Your interviewer is not stopping your refactoring yet. So maybe he is out of requirements?

Thank goodness!

Finally, you can do that magic strings extraction refactoring! For that, we will extract “Fizz” and “Buzz” strings out of respective edge cases. And from the “fizzbuzzy” one too:

companion object {
    private val FIZZ = "Fizz"
    private val BUZZ = "Buzz"
    private val FIZZ_BUZZ = "$FIZZ$BUZZ"
}

private fun generateNumber(number: Int): String {
    if (isFizz(number) && isBuzz(number)) {
        return FIZZ_BUZZ
    }

    if (isFizz(number)) {
        return FIZZ
    }

    if (isBuzz(number)) {
        return BUZZ
    }

    return number.toString()
}

So why are we extracting these magic strings, anyway?

You might ask that yourself…

Or is it just the interviewer asking you that question?

Probably, because you want to make it easy to change one of these strings in just one place, don’t you?

And that is where the thought strikes you! What if I need to change “Fizz” to “Fizzy”?

Yep.

I’ll have to fix all these occurrences in the test suite.

Annoying!

Let’s replace all the magic strings in the test too. We will have to promote these private constants FIZZ, BUZZ, and FIZZ_BUZZ to internal access level so that that the test can access them:

companion object {
    internal val FIZZ = "Fizz"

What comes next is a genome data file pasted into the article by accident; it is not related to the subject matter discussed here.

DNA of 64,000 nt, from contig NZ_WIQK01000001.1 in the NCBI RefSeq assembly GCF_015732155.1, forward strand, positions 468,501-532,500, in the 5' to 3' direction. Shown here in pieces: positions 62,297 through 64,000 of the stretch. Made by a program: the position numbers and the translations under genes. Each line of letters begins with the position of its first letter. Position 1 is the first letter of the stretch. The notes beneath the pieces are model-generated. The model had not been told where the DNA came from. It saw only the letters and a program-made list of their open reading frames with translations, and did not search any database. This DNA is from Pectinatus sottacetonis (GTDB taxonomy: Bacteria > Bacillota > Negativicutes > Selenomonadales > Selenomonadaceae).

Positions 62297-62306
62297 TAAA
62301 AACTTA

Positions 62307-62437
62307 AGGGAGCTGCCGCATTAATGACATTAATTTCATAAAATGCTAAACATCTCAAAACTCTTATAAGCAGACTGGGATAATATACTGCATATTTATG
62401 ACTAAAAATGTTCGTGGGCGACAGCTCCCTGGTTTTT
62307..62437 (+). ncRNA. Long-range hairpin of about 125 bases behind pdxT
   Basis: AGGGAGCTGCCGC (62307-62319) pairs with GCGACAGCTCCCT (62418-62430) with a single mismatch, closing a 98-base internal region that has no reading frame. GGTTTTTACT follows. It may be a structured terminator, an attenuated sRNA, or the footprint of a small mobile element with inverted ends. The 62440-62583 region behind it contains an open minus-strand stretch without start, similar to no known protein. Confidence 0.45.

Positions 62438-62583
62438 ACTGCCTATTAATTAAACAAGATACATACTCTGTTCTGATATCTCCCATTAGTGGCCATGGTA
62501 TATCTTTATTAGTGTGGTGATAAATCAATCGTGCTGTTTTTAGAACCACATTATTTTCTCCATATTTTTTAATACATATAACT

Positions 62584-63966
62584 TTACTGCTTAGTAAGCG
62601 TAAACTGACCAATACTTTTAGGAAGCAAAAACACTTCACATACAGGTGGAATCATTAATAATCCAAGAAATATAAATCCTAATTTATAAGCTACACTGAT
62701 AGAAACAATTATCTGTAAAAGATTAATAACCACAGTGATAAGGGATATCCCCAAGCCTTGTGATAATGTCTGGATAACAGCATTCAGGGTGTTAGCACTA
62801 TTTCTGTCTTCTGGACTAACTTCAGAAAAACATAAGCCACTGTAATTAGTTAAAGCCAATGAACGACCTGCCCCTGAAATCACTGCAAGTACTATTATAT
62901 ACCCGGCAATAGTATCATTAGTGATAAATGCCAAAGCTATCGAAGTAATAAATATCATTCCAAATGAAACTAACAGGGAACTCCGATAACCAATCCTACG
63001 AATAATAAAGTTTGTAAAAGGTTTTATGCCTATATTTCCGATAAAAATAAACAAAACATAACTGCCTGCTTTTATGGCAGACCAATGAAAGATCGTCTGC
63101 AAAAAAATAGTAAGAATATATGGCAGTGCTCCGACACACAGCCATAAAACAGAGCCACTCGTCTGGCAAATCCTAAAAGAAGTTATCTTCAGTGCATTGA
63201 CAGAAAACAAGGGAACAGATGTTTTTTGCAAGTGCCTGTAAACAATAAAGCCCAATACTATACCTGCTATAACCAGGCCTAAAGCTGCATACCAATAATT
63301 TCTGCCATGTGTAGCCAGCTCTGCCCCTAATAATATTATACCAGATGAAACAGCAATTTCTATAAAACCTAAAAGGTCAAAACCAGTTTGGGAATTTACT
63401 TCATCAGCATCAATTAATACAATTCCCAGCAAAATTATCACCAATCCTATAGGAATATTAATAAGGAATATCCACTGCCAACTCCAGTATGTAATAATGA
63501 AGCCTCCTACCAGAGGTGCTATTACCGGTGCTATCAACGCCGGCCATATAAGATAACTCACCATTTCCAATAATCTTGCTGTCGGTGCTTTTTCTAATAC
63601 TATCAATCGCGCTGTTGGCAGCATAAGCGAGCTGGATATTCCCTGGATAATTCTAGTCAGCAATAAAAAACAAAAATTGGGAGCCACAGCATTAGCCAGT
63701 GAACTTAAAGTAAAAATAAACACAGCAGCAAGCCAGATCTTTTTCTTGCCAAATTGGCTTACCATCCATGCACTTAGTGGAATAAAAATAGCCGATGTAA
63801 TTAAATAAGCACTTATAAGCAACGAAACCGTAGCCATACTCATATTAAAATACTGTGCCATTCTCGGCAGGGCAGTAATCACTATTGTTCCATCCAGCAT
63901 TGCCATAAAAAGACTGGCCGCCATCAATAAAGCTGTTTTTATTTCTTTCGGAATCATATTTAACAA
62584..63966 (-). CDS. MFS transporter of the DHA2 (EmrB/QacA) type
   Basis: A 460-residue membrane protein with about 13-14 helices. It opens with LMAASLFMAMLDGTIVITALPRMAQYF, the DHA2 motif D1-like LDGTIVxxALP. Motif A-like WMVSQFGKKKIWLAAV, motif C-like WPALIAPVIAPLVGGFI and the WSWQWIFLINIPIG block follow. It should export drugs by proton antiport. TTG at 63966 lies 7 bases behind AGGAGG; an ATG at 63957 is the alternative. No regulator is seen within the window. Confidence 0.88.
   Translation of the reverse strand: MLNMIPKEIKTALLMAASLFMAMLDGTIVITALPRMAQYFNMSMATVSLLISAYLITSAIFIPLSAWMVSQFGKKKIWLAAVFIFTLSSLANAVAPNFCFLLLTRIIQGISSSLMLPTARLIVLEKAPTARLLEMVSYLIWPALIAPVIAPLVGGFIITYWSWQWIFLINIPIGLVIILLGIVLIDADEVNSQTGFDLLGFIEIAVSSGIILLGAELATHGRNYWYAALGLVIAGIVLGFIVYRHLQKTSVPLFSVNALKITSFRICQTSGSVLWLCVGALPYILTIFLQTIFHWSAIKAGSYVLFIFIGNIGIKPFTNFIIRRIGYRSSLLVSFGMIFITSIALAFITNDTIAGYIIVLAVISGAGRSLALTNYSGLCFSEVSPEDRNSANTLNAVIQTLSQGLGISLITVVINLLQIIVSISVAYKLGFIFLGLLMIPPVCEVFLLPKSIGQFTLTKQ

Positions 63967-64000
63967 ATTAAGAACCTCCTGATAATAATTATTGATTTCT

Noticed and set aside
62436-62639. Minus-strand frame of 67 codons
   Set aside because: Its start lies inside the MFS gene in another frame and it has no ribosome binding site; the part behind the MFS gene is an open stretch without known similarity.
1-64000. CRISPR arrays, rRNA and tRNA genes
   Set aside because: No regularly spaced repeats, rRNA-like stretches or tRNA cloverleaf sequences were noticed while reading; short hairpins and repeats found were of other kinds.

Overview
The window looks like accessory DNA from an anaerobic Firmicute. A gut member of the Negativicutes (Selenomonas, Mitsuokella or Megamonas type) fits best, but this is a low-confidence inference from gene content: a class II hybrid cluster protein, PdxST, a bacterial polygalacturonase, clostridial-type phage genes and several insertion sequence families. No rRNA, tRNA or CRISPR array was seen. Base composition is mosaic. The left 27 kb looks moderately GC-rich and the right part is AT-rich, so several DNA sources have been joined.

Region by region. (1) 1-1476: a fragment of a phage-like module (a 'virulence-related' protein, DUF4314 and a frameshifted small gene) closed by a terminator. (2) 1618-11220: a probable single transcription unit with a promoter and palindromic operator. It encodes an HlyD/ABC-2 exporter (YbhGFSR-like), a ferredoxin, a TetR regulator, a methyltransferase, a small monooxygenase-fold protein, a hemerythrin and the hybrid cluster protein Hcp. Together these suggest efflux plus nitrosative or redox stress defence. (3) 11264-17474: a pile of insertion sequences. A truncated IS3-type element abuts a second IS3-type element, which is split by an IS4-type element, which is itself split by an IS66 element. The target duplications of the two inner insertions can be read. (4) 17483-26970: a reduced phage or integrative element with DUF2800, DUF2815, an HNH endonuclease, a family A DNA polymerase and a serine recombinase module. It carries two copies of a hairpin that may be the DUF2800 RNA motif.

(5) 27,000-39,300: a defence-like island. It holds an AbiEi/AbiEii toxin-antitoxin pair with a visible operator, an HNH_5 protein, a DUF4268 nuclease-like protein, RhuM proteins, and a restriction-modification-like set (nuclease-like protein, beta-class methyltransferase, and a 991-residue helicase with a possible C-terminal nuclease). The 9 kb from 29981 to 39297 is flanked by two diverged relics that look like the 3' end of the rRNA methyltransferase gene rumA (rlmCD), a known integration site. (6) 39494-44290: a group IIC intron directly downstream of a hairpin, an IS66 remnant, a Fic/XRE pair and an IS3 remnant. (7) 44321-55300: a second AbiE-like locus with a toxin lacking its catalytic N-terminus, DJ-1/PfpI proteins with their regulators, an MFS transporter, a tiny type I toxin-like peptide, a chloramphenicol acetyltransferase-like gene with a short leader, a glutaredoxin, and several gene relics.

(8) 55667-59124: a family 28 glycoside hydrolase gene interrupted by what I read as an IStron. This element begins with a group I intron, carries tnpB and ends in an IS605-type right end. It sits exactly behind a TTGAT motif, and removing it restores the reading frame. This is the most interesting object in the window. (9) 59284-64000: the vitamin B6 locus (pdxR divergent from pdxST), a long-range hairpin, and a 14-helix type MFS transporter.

internal val BUZZ = "Buzz"
    internal val FIZZ_BUZZ = "$FIZZ$BUZZ"
}

And finally, we are going to replace the string occurrences in the test suite:

import FizzBuzz.Companion.BUZZ
import FizzBuzz.Companion.FIZZ
import FizzBuzz.Companion.FIZZ_BUZZ
import org.junit.Assert.*
import org.junit.Test

@Suppress("FunctionName")
class FizzBuzzTest {

    @Test
    fun `generating fizz buzz sequence`() {
        // ARRANGE
        val fizzBuzz = FizzBuzz()

        // ACT
        val sequence = fizzBuzz.generateSequence(size = 53)

        // ASSERT
        assertEquals(listOf(
                "1", "2", FIZZ, "4", BUZZ,
                FIZZ, "7", "8", FIZZ, BUZZ,
                "11", FIZZ, FIZZ, "14", FIZZ_BUZZ,
                "16", "17", FIZZ, "19", BUZZ,
                FIZZ, "22", FIZZ, FIZZ, BUZZ,
                "26", FIZZ, "28", "29", FIZZ_BUZZ,
                FIZZ, FIZZ, FIZZ, FIZZ, FIZZ_BUZZ,
                FIZZ, FIZZ, FIZZ, FIZZ, BUZZ,
                "41", FIZZ, FIZZ, "44", FIZZ_BUZZ,
                "46", "47", FIZZ, "49", BUZZ,
                FIZZ_BUZZ, BUZZ, FIZZ_BUZZ), sequence)
    }

}

All your tests should be green at this point.

Did you need to do all these refactorings?

Not necessarily.

Do you need to know how to do them, so that you are ready for any requirement change?

Absolutely!

Here is the final production code:

class FizzBuzz {